APRIL 07, 2014
LATEST UPDATE: APRIL 07, 2014 08:43 PM
The Goods and Services Tax was announced by Prime Minister Datuk Seri Najib Razak in his Budget 2014 speech in Parliament last October. - The Malaysian Insider graphic, April 7, 2014.Putrajaya used its mighty numbers to push through the contentious Goods and Services Tax (GST) Bill, which will see a slew of products and services subjected to the new tax from April next year.
After two days of intense debate which started last Thursday, bloc voting was taken tonight and 119 MPs voted to pass the Bill, while 81 voted against.
This means Putrajaya can proceed with the implementation of the broad-based consumption tax, despite the opposition's voracious protests that it will further burden Malaysians already grappling with the rising cost of living and price hikes of goods and services as a result of subsidy removal.
No debate took place at the committee stage because there were no proposals to modify any part of the Bill.
Earlier, bloc voting was also taken at the end of the debate at the policy stage where 118 MPs voted for the Bill to be moved to the committee stage, while 81 disagreed.
While the votes were being counted, Pakatan Rakyat MPs whipped out A3 sized black banners emblazoned with the words Anti-GST and Turun GST to symbolise their disapproval.
Their antics elicited protests from the government bench, but there are some who sportingly took pictures with their mobile phones, including Speaker Tan Sri Pandikar Amin Mulia.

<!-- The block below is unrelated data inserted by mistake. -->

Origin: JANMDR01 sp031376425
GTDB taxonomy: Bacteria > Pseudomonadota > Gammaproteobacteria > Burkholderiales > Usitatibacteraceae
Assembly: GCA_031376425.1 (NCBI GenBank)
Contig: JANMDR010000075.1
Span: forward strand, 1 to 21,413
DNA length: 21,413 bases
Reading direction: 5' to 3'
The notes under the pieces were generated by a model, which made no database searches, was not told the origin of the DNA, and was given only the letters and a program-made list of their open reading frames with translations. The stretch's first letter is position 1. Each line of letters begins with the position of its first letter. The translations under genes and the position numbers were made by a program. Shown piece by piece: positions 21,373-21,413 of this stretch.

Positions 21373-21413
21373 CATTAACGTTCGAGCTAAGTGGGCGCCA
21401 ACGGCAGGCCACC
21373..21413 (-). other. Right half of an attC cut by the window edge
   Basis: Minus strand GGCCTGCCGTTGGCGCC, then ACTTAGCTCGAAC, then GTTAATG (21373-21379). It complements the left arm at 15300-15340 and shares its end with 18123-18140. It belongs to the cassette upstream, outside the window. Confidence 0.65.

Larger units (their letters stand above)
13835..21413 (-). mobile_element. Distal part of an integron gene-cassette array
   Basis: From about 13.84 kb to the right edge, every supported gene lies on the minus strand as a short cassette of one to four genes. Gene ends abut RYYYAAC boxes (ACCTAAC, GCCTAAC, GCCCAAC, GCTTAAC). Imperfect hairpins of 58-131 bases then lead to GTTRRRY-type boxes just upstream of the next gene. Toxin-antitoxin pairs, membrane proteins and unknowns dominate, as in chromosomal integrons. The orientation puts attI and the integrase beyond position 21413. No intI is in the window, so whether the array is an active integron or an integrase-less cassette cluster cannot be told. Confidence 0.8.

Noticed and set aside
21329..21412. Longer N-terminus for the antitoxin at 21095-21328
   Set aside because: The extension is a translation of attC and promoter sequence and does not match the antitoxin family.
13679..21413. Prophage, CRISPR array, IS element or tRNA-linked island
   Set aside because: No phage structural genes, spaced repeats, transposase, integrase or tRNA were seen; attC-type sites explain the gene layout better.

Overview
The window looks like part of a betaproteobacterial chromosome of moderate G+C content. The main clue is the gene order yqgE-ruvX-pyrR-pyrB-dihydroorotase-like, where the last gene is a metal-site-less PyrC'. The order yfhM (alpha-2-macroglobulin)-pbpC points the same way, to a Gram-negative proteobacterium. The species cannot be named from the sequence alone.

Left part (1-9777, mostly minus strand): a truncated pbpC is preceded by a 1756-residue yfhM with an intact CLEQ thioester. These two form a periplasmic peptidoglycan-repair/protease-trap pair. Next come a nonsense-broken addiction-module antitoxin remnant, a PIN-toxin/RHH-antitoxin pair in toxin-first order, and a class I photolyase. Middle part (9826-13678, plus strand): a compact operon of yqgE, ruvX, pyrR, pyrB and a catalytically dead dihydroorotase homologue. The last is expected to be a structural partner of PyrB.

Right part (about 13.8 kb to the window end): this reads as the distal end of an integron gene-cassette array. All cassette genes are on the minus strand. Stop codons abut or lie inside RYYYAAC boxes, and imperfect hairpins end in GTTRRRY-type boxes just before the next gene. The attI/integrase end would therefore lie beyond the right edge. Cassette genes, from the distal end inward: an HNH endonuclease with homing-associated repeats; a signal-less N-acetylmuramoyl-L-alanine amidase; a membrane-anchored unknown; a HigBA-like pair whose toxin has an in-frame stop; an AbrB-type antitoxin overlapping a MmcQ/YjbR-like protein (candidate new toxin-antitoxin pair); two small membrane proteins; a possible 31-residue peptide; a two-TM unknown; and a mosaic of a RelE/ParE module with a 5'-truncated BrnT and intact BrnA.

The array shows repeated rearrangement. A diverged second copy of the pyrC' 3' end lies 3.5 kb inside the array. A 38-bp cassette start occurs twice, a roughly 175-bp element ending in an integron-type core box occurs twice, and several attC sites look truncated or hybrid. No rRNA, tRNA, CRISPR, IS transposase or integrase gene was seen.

After the votes were read, an amused Pandikar said although the opposition were not supposed to bring such banners into Chambers, he allowed it after seeing Barisan Nasional MPs sportingly took pictures of their opposition counterparts.
"But this does not mean I will allow this in the future," he warned.
The GST which will replace the current sales and services tax will commence April 1 next year.
In October last year, Prime Minister Datuk Seri Najib Razak announced the implementation of the GST in his 2014 Budget speech.
Najib had said the 6% GST rate would be among the lowest among Asean countries, with Indonesia, Vietnam, Cambodia, the Philipines and Laos capping theirs at 10% and Singapore 7%.
Putrajaya had come under fire from the opposition over the move to implement GST, with Pakatan Rakyat lawmakers pointing out that Malaysia would still face bankruptcy unless the losses linked to corruption and wastage was addressed.
Opposition leader Datuk Seri Anwar Ibrahim had previously criticised the move, describing it as a regressive tax which would contribute to income inequality and widen the gap between the rich and the poor.
"GST can be the main cause of inflation," he had said, citing a study by CIMB Research that the implementation of the consumption tax would contribute to a 5% increase in inflation due to a lack of stringent enforcement laws.
Putrajaya had defended its move to peg the GST at 6%, saying several measures were put in place to help the lower-income group.
The GST was first announced during Budget 2005 and was originally scheduled to be implemented in 2007 before it was deferred.
It was then tabled in Parliament for the first reading in 2009, for implementation in late 2009, but was shelved after the move was resisted by Malaysians in general.
The GST, known as value-added tax (VAT) in some countries, is imposed on goods or services at each stage of the production and distribution chain. – April 7, 2014.